Sunday 24 February 2019

This video by Neil is not much to look at, since it was shot on a mobile phone, all he had with him.  But it's interesting because it shows that some House Sparrows are clinging on in central London, from where almost all of them had disappeared by 2000. They are around Covent Garden Tube station and in Odhams Walk nearby. You can hear their unmistakable chirping, and see a few flying away at the end of the clip. This area is partly car-free, so probably air pollution is less severe than elsewhere in the centre.

Wrens, tiny as they are, seem to be more resistant to pollution, and are a common sight in quiet streets. I've seen one in a mews 50 yards from the Cromwell Road, which is reckoned to have the second worst air in London (after the Marylebone Road). This one was in the fairly clean area next to the Serpentine bridge, but even that has constant daytime traffic crossing the lake.

Coal Tits are another very small species that does well in London. This one was in the Dell.

Above it, the Mistle Thush fidgeted around in its nest in the plane tree.

Redwings are gregarious birds, but when they are hunting for worms they like to have a bit of space to work in. This one one the Parade Ground saw another bird getting too close, and warned it off with a call.

A Magpie had a face-off with one of the Rose-Ringed Parakeets that throng round the leaf yard.

People make rude remarks about Grey Heron chicks, comparing them to pterodactyls, but I think they are charming. Both are still alive and well in the nest on the island.

One of them flapped its already quite large wings.

Two off-duty adults perched in a cedar on the other side of the lake.

There are still some Cormorants on the lake. This fine picture of one flying up the Long Water is by David Element.

They have pretty much fished out the wire baskets next to the bridge. A Great Crested Grebe gave these the once-over, decided there was nothing to catch, and left.

The Coots' nest at the east end of the Serpentine continues to rise from the lake bed, where the water is at least 3ft deep. After laying a foundation of waterlogged branches, the Coots add a layer of dead leaves before starting to put down another layer of branches.

One of the Coots hauled up a submerged twig. At this stage all the nest materials have to be waterlogged, or else they would float away.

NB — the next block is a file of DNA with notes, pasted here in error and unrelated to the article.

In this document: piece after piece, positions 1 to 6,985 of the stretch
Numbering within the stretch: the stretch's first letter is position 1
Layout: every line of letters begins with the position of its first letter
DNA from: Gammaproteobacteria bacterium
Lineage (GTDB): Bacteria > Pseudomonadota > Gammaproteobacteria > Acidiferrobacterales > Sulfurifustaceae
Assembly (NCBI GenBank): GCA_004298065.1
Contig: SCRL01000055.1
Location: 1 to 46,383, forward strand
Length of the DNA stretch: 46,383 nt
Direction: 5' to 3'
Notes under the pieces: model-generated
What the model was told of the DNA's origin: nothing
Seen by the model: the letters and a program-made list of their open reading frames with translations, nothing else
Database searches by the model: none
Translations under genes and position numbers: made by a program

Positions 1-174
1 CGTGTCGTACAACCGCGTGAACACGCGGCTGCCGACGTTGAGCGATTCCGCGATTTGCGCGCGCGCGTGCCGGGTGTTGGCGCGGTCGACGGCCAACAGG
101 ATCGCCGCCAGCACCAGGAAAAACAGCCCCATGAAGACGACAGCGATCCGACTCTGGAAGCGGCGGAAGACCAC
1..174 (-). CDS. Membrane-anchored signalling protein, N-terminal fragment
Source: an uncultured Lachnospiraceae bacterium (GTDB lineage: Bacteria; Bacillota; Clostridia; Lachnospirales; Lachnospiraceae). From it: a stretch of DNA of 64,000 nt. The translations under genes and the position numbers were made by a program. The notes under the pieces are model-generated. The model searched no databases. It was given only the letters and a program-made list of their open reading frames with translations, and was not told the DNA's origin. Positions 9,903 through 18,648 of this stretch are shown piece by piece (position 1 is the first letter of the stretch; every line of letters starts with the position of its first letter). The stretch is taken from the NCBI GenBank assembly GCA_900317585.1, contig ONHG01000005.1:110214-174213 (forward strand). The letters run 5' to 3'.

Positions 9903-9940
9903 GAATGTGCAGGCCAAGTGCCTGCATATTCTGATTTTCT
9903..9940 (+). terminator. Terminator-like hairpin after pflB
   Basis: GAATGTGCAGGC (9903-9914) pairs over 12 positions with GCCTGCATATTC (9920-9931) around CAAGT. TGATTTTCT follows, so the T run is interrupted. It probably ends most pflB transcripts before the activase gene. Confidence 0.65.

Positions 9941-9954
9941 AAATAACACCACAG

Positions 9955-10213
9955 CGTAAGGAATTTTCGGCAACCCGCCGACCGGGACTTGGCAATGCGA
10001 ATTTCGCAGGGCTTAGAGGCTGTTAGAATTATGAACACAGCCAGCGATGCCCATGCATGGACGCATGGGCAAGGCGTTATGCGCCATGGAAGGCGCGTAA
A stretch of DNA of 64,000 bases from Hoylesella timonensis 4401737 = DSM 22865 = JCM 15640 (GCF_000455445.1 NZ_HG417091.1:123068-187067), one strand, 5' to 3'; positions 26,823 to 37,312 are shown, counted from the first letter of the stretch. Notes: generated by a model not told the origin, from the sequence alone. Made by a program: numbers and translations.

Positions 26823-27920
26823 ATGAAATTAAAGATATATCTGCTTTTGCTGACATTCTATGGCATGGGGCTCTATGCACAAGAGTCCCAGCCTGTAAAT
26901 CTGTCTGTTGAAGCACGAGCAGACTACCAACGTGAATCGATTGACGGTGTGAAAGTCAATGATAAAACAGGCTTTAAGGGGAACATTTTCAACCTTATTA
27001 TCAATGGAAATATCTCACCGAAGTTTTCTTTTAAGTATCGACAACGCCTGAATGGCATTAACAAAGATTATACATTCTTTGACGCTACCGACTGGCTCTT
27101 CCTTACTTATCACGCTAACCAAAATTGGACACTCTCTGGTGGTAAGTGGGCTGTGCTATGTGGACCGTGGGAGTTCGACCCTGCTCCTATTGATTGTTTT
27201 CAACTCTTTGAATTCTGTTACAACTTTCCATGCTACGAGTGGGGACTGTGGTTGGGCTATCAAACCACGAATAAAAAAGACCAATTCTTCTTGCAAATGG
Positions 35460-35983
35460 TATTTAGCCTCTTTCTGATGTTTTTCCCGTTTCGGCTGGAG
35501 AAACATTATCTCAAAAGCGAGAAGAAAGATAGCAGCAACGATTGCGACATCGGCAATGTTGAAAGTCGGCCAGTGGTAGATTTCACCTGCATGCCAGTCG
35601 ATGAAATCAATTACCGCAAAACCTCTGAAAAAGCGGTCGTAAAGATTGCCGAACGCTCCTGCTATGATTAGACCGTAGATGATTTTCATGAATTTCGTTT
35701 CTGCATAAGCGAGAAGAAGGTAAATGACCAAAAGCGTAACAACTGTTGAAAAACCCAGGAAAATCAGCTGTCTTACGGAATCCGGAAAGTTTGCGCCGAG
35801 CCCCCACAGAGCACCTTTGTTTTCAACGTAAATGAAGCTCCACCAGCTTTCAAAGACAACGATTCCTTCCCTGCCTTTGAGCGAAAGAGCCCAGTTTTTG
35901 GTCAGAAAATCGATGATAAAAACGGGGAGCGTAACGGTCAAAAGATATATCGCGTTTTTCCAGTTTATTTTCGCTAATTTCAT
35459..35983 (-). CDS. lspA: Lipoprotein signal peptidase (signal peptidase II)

Moorhens are often seen on the moored pedalos. There are insects here for them to catch, and the convoluted plastic deck makes a splendid adventure playground for birds that enjoy climbing.

Several Honeybees were working over gorse blossom at the Lido.

Tom was at the RSPB reserve at Frampton Marsh, and got a distant picture of a Merlin. These little falcons are the size of Mistle Thrushes but just as fierce as their larger cousins, preying on small birds.


  1. Coots are marvels to behold. They oughtn't walk or swim well with those absurd feet, and yet they do, marvellously well. They dive like true champions. They would beat many human architects at their games. They are the honey badgers of the avian world: tCoots don't care.

    Sparrows in central London! Now that is **great** news! I still have hope that they will be back. If given half an inch, they will take it and make the most of it.

    1. Neil said that he hopes the new low-emission laws coming into force in London will help Sparrows to spread again. Although there are a very few maintained colonies in Central London north of the Thames, kept up my artificial feeding, this is the only wild colony I know about.

    2. Give them time enough, and I expect they will bounce back. The Chinese, to their eternal shame, exterminated them to a bird, and yet they are now almost back to their former numbers (thanks to imported Russian sparrows).

    3. Yes, I remember, it was one of Mao's insane ideas. The result was a plague of insects.

  2. Covent Garden Sparrows: music to my ears.

    1. We had one in the park a few weeks ago, so in a while we might just be able to hear that chirp again.